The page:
Living in a busy family house with a frequently used bathroom can often result in some unusual odors. Fortunately, a rotten egg-smelling sink can be easily resolved. In this blog, you will find a few simple tips to help you get started with bathroom sink cleaning.

Why Does The Sink Smell?

A stinky sink is typically caused by bacteria buildup from grease, lard, and food flushed down the drain. These will then become lodged in the pipes, emitting the typical rotten odor. A foul sink in the bathroom is sometimes caused by stray hairs that become caught in soap scum that begins to line the drain.

How to Stop the Smell of Your Sink Drain

To stop your sink from stinking, remove any blockages that are producing the odor. The methods recommended for clearing the drain and getting rid of that horrible rotten smell are listed below:

The Use of White Vinegar

A small amount of white vinegar is another simple approach to unclogging your sink drain. Pour one cup of white vinegar down the drain, wait 30 minutes, and then rinse with hot water.

Using a Plunger

A plunger can also be used to unclog a stinky drain. Simply insert the plunger cup over the basin drain and vigorously pump up and down for at least a minute to clear any minor obstructions. Finally, flush with hot water to eliminate any leftover congealed buildup. Keep your plunger on hand just in case!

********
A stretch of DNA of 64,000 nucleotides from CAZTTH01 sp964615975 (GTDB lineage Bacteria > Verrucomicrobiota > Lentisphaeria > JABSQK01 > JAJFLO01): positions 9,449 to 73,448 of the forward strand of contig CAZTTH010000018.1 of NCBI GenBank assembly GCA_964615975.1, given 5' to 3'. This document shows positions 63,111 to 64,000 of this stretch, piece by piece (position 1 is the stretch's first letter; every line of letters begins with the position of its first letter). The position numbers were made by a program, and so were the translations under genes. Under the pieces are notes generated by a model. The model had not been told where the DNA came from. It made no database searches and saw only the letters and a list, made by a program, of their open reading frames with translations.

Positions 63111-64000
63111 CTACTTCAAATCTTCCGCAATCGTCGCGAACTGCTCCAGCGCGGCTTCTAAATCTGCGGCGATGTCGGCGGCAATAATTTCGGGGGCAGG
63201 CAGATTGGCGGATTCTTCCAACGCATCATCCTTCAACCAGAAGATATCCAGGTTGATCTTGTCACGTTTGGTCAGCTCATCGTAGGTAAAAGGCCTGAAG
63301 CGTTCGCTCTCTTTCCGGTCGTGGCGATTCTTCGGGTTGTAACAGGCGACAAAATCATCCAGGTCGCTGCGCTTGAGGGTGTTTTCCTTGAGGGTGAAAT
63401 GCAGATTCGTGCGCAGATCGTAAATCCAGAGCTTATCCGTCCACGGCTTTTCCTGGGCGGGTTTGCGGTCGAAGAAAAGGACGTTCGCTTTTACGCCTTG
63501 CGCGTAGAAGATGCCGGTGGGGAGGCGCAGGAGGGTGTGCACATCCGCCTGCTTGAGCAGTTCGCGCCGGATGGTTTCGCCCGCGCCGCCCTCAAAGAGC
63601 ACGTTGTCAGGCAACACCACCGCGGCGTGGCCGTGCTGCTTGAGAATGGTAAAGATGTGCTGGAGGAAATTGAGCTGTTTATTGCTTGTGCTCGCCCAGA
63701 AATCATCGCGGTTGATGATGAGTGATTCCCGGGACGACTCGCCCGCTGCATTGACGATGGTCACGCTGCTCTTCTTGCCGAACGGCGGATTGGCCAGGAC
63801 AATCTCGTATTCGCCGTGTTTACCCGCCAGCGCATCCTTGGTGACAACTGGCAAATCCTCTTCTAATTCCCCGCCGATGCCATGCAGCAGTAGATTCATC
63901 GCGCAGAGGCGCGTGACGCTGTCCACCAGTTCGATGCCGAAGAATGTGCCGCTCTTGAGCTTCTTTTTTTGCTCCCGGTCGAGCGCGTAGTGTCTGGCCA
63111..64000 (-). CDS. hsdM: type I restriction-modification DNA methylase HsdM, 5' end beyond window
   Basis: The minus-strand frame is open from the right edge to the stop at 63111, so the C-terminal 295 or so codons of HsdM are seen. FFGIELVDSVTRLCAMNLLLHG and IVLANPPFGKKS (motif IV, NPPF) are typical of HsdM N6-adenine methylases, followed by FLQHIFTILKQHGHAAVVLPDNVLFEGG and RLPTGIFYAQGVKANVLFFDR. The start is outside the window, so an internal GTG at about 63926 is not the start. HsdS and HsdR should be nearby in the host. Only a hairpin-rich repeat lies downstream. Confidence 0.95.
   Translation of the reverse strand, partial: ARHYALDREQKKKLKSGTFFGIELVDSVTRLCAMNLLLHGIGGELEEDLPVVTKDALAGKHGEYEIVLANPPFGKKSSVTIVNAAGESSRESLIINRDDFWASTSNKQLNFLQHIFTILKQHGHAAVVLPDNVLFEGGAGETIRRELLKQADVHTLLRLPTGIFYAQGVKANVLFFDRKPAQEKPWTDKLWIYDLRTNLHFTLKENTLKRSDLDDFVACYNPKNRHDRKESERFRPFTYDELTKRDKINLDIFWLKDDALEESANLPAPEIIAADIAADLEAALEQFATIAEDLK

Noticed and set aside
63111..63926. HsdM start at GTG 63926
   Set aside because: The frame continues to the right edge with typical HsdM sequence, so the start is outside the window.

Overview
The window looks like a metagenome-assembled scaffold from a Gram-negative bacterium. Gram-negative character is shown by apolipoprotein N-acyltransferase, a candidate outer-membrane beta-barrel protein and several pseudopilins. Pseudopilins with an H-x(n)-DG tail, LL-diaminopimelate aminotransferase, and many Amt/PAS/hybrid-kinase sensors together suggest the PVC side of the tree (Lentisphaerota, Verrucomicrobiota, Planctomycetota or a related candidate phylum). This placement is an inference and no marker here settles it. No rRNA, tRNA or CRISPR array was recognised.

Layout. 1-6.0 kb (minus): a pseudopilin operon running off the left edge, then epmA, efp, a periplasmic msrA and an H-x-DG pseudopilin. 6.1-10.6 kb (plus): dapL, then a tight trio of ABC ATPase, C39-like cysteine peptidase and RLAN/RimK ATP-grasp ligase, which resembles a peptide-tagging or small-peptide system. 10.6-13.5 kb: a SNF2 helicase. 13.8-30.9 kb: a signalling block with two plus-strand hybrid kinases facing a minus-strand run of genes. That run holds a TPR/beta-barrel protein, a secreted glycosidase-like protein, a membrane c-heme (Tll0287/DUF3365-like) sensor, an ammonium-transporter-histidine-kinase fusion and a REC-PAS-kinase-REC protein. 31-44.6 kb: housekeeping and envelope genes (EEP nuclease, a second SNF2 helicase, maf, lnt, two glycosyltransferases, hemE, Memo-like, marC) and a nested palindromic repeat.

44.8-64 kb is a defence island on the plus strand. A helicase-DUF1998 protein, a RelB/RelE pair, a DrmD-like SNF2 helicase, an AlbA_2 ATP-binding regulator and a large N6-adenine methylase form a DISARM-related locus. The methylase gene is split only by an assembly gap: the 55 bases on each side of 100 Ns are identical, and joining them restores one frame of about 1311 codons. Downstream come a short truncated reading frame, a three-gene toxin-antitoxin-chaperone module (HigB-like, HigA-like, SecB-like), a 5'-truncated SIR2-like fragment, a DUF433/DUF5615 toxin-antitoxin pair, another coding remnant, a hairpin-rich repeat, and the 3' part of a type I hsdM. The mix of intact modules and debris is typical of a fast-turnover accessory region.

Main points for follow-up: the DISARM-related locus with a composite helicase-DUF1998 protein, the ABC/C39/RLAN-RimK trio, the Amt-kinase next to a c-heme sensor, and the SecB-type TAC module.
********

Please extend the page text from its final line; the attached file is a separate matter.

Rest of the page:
Making Use of Boiling Water

Bring the kettle to a boil and then pour some boiling hot water down the drain. Wait five minutes before pouring an equal amount of cold water. This should cause any remaining grease to solidify, hopefully clearing the clog and odor.

Using Caustic Soda

Caustic Soda (Sodium Hydroxide) can also be used to unclog sinks and plug holes. This material has excellent degreasing qualities, which means it can break down grease and fat, which are the most prevalent causes of drain blockages. It is recommended to use a 10% solution of Caustic Soda to unclog a sink.

To make a 10% Caustic Soda solution, dissolve 100g of (Caustic Sosa) Sodium Hydroxide crystals in 1 liter of water. Pour the 10% solution down the drain and let it do its thing; it's best to let the caustic soda do its thing for around 30 minutes to break down any deposits in the sink.

Examine The U-Bend

If these approaches do not address the problem, there may be a blockage in your sink's U-Bend. U-bend traps, also known as waste pipes, are located beneath the plug hole of washroom basins and baths. To prevent drain odors from escaping, a U-Bend waste tube is frequently filled with water.

The simplest approach to clear an obstructed U-Bend is to remove any obstructions. This can be accomplished by carefully removing the U-bend pipe with a wrench and emptying the water contained within it. Any leftover residue can be simply cleaned away with a wire brush and a flush of warm water.

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